Since flowers possess both male and female parts, some flowers can fertilize themselves— or fertilize another flower on the same plant—which is called self-pollination. Or the ovules of one flower may be fertilized by the pollen of a different flowering plant of the same species, a method called cross-pollination.
The wind, water, insects, and other animals help to carry pollen from one flower to another. Crosspollination usually produces a better plant: the offspring of cross-pollination possesses the genetic traits of two parents, which may give it new characteristics that will help it survive in an always-changing environment. Cross-pollination is so desirable, in fact, that many flowering plants have developed different ways to keep selfpollination from happening. In the flowers of a spiderwort plant, for example, the stamens are ready to release pollen grains before the pistils are ready to accept them, so the pollen has to travel to other spiderwort plants in search of a ripe pistil.
Muscles are attached to bones by tendons, the longest and strongest of which is called the Achilles tendon in your heel. This thick band of tissue attaches the muscles of the calf to the heel bone and is the key to the foot’s ability to flex.
The Achilles tendon allows you to push off of your foot when walking or running. In ancient Greek myth, the hero Achilles died from a wound to his heel, so the popular expression “Achilles heel” often refers to a physical weakness or limitation.
Dinosaurs probably communicated both vocally and visually. Large meat eaters like Tyrannosaurus rex, with its loud roar, or a Triceratops shaking his head, would have made its intentions very clear. The chambered head crests on some dinosaurs such as Corythosaurus and Parasaurolophus might have been used to amplify grunts or bellows. Mating and courtship behavior and territory fights probably involved both vocal and visual communication. Scientists believe that the sounds created by dinosaurs like Parasaurolophus were so individual that each had a slightly different tone. They also believe that these dinosaurs had different calls, ranging from low rumbles to high-pitched notes, which they used for different situations.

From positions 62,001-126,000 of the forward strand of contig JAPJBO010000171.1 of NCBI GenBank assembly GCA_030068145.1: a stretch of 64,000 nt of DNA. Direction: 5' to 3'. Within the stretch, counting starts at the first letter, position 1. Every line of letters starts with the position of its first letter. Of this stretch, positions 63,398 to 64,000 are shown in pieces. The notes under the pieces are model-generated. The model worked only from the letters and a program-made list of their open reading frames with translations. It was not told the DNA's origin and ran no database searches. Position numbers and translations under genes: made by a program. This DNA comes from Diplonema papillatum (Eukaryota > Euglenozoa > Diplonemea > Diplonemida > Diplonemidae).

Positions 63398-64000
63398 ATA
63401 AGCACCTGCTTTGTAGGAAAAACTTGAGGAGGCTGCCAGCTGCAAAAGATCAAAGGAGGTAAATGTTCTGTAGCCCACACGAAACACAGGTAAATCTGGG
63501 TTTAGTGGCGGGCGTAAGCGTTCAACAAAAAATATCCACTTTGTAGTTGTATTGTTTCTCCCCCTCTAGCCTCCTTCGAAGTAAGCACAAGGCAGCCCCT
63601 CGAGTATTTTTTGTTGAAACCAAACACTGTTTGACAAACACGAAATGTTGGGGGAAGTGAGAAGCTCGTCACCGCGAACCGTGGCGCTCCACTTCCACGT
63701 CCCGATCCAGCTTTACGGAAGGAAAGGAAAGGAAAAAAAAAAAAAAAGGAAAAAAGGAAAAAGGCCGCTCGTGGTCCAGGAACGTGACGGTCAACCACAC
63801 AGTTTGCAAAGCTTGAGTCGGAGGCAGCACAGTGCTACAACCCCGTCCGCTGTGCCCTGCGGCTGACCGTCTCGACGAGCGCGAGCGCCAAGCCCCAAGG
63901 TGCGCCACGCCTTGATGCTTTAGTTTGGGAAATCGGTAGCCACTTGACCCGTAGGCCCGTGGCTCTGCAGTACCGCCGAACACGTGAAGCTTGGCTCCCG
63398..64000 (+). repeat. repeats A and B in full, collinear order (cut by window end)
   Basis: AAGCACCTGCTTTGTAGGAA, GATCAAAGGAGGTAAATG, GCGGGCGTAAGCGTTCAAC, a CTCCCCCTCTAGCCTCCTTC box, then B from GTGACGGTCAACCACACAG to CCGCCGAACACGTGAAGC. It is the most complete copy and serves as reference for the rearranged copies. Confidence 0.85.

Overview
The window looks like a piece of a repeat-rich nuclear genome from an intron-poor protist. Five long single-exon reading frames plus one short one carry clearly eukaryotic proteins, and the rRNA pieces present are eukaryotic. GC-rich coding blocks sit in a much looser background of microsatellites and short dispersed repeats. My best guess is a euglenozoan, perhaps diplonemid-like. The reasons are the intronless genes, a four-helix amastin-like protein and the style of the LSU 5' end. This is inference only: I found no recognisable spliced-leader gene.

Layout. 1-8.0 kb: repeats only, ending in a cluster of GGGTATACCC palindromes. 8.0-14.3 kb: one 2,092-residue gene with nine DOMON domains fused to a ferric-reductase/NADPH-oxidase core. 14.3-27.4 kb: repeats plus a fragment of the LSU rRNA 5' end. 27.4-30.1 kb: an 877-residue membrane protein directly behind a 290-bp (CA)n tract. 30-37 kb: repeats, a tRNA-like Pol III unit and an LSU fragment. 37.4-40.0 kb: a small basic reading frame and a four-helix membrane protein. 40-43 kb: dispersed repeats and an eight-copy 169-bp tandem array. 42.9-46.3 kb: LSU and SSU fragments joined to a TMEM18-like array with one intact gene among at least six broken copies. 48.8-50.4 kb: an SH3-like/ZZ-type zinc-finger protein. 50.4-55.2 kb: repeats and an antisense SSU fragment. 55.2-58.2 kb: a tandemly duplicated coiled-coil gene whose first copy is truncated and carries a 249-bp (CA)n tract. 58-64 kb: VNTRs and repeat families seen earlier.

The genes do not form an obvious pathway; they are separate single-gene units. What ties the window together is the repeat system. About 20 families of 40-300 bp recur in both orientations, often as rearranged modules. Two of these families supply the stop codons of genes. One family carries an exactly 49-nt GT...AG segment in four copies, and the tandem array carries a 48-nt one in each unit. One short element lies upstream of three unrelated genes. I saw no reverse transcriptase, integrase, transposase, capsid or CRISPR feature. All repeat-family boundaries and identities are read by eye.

In ancient times, small doses of the plant were used to relieve pain, with a great risk of poisoning. One species, Conium maculatum, was used to carry out the death sentence in ancient times. The Greek philosopher Socrates was condemned to death in 329 B.C.E.; he killed himself by drinking a potion made from hemlock. The hemlock plant was introduced to North America from Europe, and has often been mistaken for a pretty garden plant. All parts of the weedy hemlock plant are poisonous, especially leaves and seeds. Hemlock is a member of the wild carrot family, and it grows along roadsides and waterways in North America.
Most birds fly. They are only incapable of flight during short periods while they molt, or naturally shed their old feathers for new ones. There are, however, several birds that do not fly, including the African ostrich, the South American rhea, and the emu, kiwi, and cassowary of Australia. The penguins of the Southern Hemisphere are also incapable of air flight. They have feathers and insulation for breeding purposes, but use a different form of motion: their sleek bodies “fly” through the ocean using flipper-like wings. All of these flightless birds have wings, but over millions of years of evolution they have lost the ability to fly, even though they probably descended from flying birds. These species may have lost their ability to fly through the gradual disuse of their wings. Perhaps they became isolated on oceanic islands and had no predators; therefore, they had no need to fly and escape danger. Another possibility is that food became plentiful, eliminating the need to fly long distances in search of food.